Michael Gabriel, a legal eagle practicing law in Carson City, Nevada, is excited about restoring Borden Flats Lighthouse after his sales agreement is completed next month. He hopes to renovate the gutted offshore Lighthouse sometime next year after he receives the required permits from the Massachusetts Historic Preservation Office for his renovation plans.
Ironically, the Coast Guard gutted many Lighthouses when they became automated or deactivated. Currently, Lighthouse owners are required to maintain and preserve the property in compliance with the Secretary of the Interior’s Standards for Treatment of Historic Properties. Gabriel must also provide access to the U.S. Coast Guard and National Oceanic and Atmospheric Administration to operate and maintain the active Aid to Navigation and the NOAA antennae equipment.
Gabriel purchased Borden Flats Lighthouse after winning the online auction with a bid of $55,000 last year. Borden Flats Lighthouse is the third offshore Lighthouse that Gabriel has purchased over the past three years. In 2007, Michael Gabriel bought Fourteen Foot Bank Lighthouse, located in the Delaware River 12 miles off Bowers Beach for $200,000. He is currently renovating Fourteen Foot Bank Lighthouse. Gabriel also purchased Bloody Point Bar Lighthouse, located in the Chesapeake Bay offshore from the southern end of Kent Island, Maryland., for $100,000 in 2006.
Despite the renovation costs and the inconvenience of providing federal access, the 50-foot high white conical cast iron Tower is located close to shore (1,500-feet offshore in the mouth of the Taunton River, Massachusetts), has a 360 degree waterfront view, and includes no property tax. Gabriel has plans for bedrooms on the second and third floors, a living room and dining room area, and a lift platform to allow guests or visitors to be lifted from their boat to the lighthouse.
In closing, Gabriel also bid $75,000 on the Leaning Lighthouse at Sharp’s Island the day after his high bid for Borden Flats Light on September 22, 2008. The online auction for Sharp’s Island Lighthouse, a unusual 37-foot high brown cast-iron Lighthouse which tilts about 15 degrees, closed on Sep 23, 2008 when someone posted the winning bid of $80,000.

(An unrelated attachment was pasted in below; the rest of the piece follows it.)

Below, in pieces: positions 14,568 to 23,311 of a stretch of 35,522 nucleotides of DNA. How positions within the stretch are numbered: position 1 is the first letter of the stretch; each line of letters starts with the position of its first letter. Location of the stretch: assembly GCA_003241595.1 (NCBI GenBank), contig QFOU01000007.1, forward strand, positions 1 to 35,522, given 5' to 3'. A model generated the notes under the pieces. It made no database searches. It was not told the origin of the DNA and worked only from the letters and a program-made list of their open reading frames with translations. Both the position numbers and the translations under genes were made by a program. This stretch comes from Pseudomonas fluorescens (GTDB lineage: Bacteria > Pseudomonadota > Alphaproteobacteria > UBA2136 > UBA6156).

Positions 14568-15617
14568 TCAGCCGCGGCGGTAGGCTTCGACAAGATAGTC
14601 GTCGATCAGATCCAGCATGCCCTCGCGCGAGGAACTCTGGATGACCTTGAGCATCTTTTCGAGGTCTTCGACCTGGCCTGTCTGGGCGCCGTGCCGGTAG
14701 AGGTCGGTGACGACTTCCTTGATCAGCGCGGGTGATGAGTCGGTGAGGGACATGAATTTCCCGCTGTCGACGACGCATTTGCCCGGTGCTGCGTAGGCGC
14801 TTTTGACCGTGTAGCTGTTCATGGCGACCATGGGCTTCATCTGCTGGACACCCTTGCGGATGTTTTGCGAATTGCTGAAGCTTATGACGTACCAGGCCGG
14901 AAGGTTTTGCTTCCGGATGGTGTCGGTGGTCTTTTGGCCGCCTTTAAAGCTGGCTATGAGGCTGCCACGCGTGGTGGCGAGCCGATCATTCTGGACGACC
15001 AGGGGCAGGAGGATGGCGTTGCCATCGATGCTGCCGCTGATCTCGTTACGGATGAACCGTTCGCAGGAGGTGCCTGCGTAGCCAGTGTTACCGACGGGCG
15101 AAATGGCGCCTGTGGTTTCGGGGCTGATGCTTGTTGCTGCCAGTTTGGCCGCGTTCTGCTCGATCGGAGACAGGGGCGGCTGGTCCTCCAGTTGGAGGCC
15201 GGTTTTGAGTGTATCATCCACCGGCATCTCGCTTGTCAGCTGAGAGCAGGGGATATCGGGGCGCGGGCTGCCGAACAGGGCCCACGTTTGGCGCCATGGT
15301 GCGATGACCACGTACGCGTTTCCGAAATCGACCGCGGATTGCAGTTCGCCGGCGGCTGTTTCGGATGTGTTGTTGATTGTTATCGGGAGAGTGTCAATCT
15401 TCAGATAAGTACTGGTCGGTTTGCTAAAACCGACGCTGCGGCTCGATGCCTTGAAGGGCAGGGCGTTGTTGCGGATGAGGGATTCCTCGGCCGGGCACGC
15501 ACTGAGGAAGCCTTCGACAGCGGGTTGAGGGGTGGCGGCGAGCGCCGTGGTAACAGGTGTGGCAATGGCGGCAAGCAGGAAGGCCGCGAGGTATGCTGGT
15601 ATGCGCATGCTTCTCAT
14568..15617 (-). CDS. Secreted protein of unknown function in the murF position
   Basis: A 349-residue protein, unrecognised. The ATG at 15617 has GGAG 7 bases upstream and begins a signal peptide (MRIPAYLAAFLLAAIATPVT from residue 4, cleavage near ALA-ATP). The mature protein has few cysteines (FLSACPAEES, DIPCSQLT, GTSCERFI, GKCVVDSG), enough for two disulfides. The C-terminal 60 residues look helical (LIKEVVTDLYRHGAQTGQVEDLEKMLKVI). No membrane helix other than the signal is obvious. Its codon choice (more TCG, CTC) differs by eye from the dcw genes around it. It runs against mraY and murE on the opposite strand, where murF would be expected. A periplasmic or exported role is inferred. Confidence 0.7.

In 1881, Borden Flats Light was built to replace a stone Daymark that marked a dangerous shoal and reef known as Borden Flats in the mouth of the Taunton River to protect the increased shipping traffic to one of the textile capitals in the nation.
Borden Flats was named after the Borden family, a prominent Fall River family who founded the city with Col. Church in 1803. Fall River is renowned as the home town of Lizzie Borden, who was acquitted of the notorious ax murders of her father, Andrew and stepmother, Abby Borden on August 4, 1892. The Victorian Greek Revival home of Lizzie Borden is currently a Bed & Breakfast with a Museum.
Borden Flats Light was automated in 1963. The Fourth-order Fresnel Lens was replaced by a modern 250 mm plastic lens in 1977 and the Fog Bell was replaced by a modern electronic fog horn in 1983.
The Lighthouse, located near the Braga Bridge (I-195) over the Taunton River, is an active Coast Guard aid to navigation. A distant view of Borden Flats Light can be seen from Battleship Cove, the home port of Battleship Massachusetts and The Marine Museum at Fall River.
In September 2006, the Lighthouse became available for adoption by any local group able to preserve the Borden Flats Light according to the National Historic Lighthouse Preservation Act of 2000.
For more information about the Lighthouse, directions, and travel links, please click on the photo of this post.
Google Map of Borden Flats Lighthouse.
Related Blog Post:
Borden Flats Lighthouse Online Auction
Related News Story:
Buyer has big plans for lighthouse
Recently, Dirk Kempthorne, U.S. Secretary of the Interior, approved the National Park Service’s recommendation to transfer ownership of Whaleback Lighthouse to the American Lighthouse Foundation, the key New England volunteer organization responsible for saving and preserving twenty Lighthouse Treasures.
The 50-foot high granite Lighthouse actively guards the entrance to the Piscataqua River and marks the approach to Portsmouth Harbor. Both the Beacon and Fog Signal will be maintained by the U.S. Coast Guard. The historic Lighthouse structure will be restored and preserved by the teamwork of the American Lighthouse Foundation and their local chapter, the Friends of Portsmouth Harbor Lighthouse.